First Austrian Prediction
Normally I turn my hand to electoral predictions in the UK, but these next three weeks I’ll be posting predictions on the forthcoming Austrian elections. It will also give me an opportunity to test out a new image gallery plugin.
If you look at the first graph below, you’ll see my current predictions for the vote on the 28th of September. The predictions are based upon recent opinion polls in Austria, weighted by size and recency. You’ll see that currently the two main parties (Social Democrats – SPÖ – and People’s Party – ÖVP) who were in a coalition (which broke down, hence the new elections) are both running around 27%. This is probably the poorest showing for both parties ever. In third place are the Freedom Party, coming in at roughly 18%, and then the Greens at 12%. The other main parties are also shown. The shaded columns are their results previously.
Click "next" and you’ll move onto the predictions for seats. Now, a quick word on how these are allocated. The Austrian electoral system is (roughly) D’Hondt with a 4% threshold. This means that unless a party achieves a seat in one of the regional constituencies (which are roughly 4 to 6 seats in size, so a party needs to gain between 16% and 25% of the vote in a constituency to gain one seat), it would need to get 4% of the national vote to be allocated seats on the D’Hondt system. This means that unless minor parties have regional powerbases, they have to work hard to get into Parliament.
Obviously, the more parties that cross the threshold, the more are represented in Parliament (and correspondingly the fewer seats the larger parties get on the same vote). The reason therefore why this election is so interesting is that the Liberals are currently running in the Polls at just shy of 4%, and the new "Citizens’ Forum" ("Fritz" on the chart after it’s leader Fritz Dinkhauser) could yet also manage more than 4%. The picture is complicated even further as the Citizens’ Forum (CF) was a Tirolean splinter of the Peoples’ Party, and there is a very good chance that CF will manage to get into the Parliament even if they don’t pass the 4% threshold, by getting at least one seat in the Tirolean regional constituency.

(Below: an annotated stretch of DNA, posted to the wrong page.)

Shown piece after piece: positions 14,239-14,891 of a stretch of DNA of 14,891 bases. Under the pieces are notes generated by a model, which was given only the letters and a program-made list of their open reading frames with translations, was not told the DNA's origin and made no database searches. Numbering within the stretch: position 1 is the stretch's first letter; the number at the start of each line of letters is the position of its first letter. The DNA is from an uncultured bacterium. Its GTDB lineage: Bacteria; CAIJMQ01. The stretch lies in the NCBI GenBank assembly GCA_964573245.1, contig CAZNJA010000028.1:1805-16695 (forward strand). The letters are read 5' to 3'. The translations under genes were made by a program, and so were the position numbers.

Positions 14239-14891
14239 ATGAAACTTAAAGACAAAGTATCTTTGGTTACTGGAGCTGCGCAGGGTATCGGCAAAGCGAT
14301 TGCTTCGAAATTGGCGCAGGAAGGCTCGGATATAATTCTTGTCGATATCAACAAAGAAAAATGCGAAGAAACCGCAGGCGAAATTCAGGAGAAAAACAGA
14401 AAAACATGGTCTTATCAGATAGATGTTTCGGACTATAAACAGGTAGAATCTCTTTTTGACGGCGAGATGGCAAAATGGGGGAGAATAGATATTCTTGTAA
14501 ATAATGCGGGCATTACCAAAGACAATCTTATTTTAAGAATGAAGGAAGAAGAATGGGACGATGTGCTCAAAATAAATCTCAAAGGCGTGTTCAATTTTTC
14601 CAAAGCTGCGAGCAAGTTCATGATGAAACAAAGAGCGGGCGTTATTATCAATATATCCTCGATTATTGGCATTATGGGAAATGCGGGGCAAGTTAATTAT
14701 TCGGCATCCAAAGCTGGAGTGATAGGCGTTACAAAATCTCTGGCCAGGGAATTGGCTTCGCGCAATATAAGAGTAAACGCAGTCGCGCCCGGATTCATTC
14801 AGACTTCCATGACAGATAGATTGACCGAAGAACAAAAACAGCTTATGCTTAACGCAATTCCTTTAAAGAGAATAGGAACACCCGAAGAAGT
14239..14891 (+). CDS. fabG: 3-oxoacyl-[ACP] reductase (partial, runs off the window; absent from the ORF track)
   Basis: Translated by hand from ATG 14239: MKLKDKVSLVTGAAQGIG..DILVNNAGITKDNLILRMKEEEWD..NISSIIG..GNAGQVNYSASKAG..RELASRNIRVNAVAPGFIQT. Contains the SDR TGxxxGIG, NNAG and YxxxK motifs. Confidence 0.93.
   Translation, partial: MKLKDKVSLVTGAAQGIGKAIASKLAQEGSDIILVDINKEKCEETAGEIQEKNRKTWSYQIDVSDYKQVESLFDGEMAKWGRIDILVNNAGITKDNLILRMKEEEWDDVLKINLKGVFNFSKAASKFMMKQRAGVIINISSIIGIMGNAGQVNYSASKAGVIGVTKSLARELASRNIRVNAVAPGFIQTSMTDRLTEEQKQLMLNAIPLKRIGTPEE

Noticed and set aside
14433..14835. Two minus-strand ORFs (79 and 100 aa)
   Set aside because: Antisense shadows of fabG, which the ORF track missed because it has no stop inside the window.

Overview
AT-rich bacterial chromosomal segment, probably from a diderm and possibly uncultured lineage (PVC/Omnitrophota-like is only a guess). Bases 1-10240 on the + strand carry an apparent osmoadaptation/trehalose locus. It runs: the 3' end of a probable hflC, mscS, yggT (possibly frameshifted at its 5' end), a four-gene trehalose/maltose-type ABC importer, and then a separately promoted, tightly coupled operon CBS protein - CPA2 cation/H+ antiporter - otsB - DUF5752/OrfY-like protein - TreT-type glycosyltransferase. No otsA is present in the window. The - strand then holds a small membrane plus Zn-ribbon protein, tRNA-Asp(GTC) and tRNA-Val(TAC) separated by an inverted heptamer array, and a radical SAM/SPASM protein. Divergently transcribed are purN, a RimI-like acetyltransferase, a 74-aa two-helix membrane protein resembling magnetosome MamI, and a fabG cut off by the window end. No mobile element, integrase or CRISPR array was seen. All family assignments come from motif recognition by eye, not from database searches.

Press "next" again and you’ll see who the big winners currently are – The Freedom Party (FPÖ). Despite the split with Haider, the FPÖ are starting to see poll levels returning to their successes of the nineties. Although the BZÖ, now led again by Haider, are also seeing an increase in their support, it is really Hans-Christian Strache’s party who have made the most of the mess and squabbling that the Grand Coalition have been mired in for the past two years.
Click "next" one more time and you’ll see that the FPÖ are set to take an extra 16 seats in this election, making them easily the third largest party and finally settling the argument over whether they or the Greens are the third force in Austrian politics.
The resurgence of the two right wing parties is such that if you combine their support the figures for the SPÖ, ÖVP and FP/BZO become approx 28, 26.5, 24. This indicates that right-wing support in Austria is getting back to the levels of the late 90s when the ÖVP famously entered into a controversial coalition with the FPÖ.
And this is probably the most likely outcome of the election. With 183 seats up for grabs, any coalition needs 92 seats to rule. As things stand an ÖVP / FPÖ coalition would come to 91, enough to make a minority government and easily enough to govern with the occasional support of the BZÖ and the CF (if they get into Parliament). Such a result is on the cards, as by all accounts the two ruling parties have had it up to here with each other and won’t govern together again after the vote.